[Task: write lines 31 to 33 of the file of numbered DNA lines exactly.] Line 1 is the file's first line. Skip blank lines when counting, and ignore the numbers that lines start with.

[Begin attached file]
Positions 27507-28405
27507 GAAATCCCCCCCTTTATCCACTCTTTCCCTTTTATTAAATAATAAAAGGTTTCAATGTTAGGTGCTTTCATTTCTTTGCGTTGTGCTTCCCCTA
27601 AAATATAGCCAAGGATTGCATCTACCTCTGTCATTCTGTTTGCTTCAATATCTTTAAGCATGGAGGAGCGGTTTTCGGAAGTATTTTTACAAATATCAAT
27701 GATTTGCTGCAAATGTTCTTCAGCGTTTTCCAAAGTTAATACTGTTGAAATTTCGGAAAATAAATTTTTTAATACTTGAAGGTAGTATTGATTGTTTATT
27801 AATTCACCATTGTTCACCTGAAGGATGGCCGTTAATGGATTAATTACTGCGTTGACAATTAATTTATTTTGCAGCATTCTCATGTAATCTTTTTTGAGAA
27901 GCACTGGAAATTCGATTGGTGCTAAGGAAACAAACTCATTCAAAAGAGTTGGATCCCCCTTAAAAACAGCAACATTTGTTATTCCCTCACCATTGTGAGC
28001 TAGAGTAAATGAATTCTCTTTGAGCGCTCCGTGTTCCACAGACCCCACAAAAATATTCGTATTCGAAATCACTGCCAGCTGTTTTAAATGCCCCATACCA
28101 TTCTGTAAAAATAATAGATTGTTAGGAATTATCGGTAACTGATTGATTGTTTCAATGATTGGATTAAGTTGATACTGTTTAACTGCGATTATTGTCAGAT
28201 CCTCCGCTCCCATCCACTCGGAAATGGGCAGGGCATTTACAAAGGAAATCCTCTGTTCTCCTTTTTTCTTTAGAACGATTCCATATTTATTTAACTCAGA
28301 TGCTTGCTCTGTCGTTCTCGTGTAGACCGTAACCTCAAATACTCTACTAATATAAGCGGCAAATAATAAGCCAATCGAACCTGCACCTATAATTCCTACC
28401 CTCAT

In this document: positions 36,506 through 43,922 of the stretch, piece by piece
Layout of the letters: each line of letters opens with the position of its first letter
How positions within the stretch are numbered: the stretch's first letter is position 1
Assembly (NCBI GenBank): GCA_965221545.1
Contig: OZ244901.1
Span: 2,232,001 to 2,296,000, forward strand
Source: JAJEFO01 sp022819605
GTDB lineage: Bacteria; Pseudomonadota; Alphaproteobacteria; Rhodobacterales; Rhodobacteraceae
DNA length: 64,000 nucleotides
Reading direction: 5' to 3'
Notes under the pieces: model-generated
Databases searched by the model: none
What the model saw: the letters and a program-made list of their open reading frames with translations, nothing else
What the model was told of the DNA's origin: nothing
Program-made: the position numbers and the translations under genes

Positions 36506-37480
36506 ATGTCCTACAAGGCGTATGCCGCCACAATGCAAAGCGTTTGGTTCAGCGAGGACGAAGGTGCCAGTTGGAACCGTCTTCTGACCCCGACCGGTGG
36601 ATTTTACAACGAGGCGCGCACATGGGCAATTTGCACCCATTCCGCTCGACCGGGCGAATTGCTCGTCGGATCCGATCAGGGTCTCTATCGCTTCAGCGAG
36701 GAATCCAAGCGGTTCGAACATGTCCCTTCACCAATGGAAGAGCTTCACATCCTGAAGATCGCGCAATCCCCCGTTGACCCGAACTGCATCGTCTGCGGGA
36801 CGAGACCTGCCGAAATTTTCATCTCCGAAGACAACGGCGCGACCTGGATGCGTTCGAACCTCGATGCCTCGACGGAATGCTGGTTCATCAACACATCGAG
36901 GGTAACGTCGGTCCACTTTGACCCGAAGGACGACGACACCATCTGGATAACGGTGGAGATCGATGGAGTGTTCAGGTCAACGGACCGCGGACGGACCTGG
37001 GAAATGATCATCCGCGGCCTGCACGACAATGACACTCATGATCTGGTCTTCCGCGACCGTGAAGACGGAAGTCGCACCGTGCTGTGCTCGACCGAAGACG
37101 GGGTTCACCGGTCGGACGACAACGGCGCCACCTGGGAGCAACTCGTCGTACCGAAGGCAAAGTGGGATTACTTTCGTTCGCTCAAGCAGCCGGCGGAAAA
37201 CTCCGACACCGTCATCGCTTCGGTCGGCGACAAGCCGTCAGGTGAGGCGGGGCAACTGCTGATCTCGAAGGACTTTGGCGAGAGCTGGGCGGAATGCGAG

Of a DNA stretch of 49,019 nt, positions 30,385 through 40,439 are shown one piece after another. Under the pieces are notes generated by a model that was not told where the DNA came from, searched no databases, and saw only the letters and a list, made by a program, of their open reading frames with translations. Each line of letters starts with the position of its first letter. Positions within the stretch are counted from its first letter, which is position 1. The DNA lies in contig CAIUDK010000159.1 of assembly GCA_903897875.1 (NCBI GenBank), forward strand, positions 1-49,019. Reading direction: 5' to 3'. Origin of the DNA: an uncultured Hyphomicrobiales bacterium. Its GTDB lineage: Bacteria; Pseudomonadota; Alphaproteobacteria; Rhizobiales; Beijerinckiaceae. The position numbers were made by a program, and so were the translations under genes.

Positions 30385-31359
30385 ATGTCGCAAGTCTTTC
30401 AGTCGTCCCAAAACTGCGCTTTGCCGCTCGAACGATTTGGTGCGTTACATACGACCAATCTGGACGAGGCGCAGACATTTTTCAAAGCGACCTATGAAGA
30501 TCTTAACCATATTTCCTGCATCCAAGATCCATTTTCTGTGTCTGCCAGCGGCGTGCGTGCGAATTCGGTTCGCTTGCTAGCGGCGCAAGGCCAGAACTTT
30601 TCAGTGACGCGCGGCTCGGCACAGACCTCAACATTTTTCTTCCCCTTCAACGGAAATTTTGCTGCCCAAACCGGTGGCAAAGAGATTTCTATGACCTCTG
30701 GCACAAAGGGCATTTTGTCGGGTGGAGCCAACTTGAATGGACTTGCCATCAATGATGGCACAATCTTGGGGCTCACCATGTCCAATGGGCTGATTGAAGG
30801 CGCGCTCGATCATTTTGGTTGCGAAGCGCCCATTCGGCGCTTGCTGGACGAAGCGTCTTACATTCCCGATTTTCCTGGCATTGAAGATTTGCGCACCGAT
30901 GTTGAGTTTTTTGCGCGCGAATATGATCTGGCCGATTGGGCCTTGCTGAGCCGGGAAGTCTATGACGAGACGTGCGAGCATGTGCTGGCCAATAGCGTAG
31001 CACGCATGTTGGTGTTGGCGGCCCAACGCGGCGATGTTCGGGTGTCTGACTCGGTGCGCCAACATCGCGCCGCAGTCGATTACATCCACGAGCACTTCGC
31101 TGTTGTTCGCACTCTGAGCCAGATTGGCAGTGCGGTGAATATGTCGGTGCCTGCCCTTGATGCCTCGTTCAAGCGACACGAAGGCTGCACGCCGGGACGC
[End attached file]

36801 CGAGACCTGCCGAAATTTTCATCTCCGAAGACAACGGCGCGACCTGGATGCGTTCGAACCTCGATGCCTCGACGGAATGCTGGTTCATCAACACATCGAG
36901 GGTAACGTCGGTCCACTTTGACCCGAAGGACGACGACACCATCTGGATAACGGTGGAGATCGATGGAGTGTTCAGGTCAACGGACCGCGGACGGACCTGG
37001 GAAATGATCATCCGCGGCCTGCACGACAATGACACTCATGATCTGGTCTTCCGCGACCGTGAAGACGGAAGTCGCACCGTGCTGTGCTCGACCGAAGACG